She-Ra, the sword-wielding princess who battles evil with the power of friendship, is back on Netflix. After being off the air for nearly thirty years, the Mattel franchise has come back in a major way. Noelle Stevenson, who’s worked on some of my favorite shows of the past decade including Wonder Over Yonder, Bravest Warriors, and Ducktales helms She-Ra and the Princesses of Power with exacting vision. Mostly, that vision is focused on giving audiences a spectrum of powerful, competent, and deeply flawed women.
At the beginning of the series, Shadow Weaver trains Adora to be the next Force Captain in the army of the Horde. In an emotionally manipulative relationship, Shadow Weaver heaps praise and adoration onto Adora. Everything Adora does is a victory. But Catra, Adora’s best friend and equal in nearly every way, is shunned, physically abused, and degraded by Shadow Weaver. In the Fright Zone, a technological wasteland controlled by the Horde, ‘family’ is an unknown concept. For all intents and purposes, Catra is Adora’s sister. Shadow Weaver is her mother. When Adora decides Catra needs a break from the abuse, she steals a military vehicle and takes her sister on a joy ride. They get lost in the Whispering Wood where Adora discovers the Sword of Protection before being captured by Princess Glimmer and her best friend Bow. From there, Adora’s on a quest to unite the Princesses of Etheria in rebellion against the Evil Horde.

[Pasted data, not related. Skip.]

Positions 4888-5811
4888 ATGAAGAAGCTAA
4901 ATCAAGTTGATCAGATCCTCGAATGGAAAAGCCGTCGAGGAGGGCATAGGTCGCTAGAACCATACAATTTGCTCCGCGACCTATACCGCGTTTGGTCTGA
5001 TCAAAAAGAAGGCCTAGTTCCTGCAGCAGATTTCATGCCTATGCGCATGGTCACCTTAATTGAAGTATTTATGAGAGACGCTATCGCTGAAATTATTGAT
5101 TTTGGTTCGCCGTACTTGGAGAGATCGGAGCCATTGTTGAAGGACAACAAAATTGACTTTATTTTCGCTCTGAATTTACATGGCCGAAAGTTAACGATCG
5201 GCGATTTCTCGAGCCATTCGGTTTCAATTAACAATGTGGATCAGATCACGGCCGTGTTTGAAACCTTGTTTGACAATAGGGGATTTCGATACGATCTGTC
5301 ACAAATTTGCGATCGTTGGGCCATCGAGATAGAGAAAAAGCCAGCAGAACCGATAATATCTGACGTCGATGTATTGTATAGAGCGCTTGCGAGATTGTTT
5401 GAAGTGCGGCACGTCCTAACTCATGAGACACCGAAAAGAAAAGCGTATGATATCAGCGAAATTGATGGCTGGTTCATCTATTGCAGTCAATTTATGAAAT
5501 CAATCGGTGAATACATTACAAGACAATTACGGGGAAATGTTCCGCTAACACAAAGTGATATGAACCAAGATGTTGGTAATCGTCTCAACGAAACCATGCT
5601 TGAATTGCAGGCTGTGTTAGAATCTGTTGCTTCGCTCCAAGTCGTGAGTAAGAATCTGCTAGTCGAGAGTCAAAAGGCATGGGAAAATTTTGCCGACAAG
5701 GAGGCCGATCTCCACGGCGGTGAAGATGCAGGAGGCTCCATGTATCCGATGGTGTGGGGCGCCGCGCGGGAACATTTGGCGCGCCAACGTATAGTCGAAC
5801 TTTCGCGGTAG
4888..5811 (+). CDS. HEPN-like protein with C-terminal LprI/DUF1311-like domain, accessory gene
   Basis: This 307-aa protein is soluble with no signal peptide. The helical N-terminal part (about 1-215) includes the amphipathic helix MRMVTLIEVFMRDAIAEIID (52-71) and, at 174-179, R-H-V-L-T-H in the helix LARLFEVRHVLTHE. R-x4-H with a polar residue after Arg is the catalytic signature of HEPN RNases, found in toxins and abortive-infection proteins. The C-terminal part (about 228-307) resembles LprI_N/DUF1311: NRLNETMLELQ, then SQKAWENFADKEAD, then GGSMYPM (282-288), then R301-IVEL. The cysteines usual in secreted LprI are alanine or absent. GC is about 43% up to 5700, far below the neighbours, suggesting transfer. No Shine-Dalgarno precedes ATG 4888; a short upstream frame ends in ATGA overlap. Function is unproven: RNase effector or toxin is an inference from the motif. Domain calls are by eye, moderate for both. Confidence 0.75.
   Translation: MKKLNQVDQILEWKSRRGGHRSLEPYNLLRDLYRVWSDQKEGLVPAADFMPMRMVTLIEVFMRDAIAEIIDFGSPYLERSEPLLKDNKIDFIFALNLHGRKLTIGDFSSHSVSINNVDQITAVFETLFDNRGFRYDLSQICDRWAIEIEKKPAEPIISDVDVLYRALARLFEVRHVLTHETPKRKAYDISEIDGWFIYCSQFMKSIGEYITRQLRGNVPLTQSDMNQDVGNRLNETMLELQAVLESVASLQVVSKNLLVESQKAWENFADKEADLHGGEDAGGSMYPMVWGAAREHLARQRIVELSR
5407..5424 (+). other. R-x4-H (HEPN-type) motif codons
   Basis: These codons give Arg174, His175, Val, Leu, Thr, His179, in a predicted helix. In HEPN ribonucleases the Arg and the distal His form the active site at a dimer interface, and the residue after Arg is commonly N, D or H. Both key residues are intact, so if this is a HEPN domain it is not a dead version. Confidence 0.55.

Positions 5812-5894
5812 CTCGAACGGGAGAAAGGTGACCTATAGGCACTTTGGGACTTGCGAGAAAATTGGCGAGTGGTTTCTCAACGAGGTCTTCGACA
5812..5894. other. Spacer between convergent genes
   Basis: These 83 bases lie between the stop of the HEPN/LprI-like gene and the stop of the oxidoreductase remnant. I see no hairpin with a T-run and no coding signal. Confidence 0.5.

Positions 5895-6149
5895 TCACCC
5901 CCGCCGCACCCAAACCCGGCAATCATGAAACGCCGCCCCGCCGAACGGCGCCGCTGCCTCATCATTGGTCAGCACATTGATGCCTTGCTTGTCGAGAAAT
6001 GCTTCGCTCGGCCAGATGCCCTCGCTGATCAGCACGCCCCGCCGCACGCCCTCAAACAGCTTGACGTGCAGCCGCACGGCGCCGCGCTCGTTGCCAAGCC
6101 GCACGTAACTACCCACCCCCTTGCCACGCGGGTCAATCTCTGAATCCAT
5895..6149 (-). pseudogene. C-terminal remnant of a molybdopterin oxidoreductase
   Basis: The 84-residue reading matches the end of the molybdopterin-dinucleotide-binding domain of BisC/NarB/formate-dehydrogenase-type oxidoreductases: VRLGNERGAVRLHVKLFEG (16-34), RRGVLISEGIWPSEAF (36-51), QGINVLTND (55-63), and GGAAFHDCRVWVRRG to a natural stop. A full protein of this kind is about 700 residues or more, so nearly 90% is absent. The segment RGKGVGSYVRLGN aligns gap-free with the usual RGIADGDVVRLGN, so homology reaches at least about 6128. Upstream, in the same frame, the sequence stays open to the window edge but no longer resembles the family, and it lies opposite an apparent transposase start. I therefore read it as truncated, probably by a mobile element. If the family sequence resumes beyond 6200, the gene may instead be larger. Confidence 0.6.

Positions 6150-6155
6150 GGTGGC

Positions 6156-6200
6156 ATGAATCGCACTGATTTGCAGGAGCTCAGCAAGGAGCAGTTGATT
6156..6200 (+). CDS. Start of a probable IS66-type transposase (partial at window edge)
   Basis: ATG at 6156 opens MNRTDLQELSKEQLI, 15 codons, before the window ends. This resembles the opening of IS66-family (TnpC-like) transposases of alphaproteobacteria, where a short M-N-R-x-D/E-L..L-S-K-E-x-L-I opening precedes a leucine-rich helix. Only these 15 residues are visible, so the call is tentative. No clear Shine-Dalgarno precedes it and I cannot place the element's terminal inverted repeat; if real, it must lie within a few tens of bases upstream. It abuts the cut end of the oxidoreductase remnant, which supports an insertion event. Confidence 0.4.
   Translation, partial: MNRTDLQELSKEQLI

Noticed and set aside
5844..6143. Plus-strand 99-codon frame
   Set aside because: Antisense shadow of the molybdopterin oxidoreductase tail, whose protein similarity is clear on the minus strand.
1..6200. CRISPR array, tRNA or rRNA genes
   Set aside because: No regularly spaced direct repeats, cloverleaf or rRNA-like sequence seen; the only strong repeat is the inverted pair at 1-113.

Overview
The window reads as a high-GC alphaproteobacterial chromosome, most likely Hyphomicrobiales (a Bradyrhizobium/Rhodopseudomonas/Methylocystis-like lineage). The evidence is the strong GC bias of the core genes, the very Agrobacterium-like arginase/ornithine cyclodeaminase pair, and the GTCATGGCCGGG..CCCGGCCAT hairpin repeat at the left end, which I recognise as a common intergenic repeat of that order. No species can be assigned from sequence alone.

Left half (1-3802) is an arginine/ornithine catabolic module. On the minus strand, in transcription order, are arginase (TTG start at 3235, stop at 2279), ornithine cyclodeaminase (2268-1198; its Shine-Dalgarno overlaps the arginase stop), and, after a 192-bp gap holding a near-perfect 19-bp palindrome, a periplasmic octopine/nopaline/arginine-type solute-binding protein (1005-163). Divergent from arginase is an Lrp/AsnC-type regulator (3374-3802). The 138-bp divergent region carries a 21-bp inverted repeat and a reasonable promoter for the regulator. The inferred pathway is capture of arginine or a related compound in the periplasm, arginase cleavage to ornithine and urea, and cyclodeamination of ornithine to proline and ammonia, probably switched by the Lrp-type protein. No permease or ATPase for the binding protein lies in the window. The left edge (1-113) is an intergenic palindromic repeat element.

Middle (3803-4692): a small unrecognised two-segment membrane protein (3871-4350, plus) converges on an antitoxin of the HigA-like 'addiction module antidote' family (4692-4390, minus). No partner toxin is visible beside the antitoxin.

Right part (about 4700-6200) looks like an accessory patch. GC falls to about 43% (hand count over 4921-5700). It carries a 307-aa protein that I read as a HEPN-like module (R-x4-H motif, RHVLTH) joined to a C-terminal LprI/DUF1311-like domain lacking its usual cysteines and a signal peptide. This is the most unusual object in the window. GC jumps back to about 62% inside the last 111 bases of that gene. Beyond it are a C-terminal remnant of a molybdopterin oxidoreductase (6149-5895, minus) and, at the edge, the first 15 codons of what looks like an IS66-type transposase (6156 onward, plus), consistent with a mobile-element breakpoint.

For research purposes, I watched the first five episodes of the original She-Ra: Princess of Power, which is also currently available on Netflix. Created by Lawrence G. DiTillio, the show was a follow up to the He-Man series. A film Secret of the Sword acted as a bridge from He-Man to She-Ra, as a way to get girls to buy in on the toy line. She-Ra: Princess of Power was born.
I instantly understood the initial appeal of the show. I loved the Barbie movies when I was a kid. They brought my beloved dolls to vivid life. I learned intimate details about their existence, which I could later expand upon during play.
The many princesses of Eternia looked like Barbies in their initial run. Like Barbie, their features remain the same between models. Each princess possessed a different power, hair color, and outfit. Snappy comebacks similar Lynda Carter’s Wonder Woman made She-Ra a girl power symbol. However, He-Man, who made his debut three years prior on his own show, gets a lot of feature time in She-Ra’s series. Worst of all, like every ’80s cartoon, the animation is stiff, and the story-telling is slow and uninspired.
A New Era: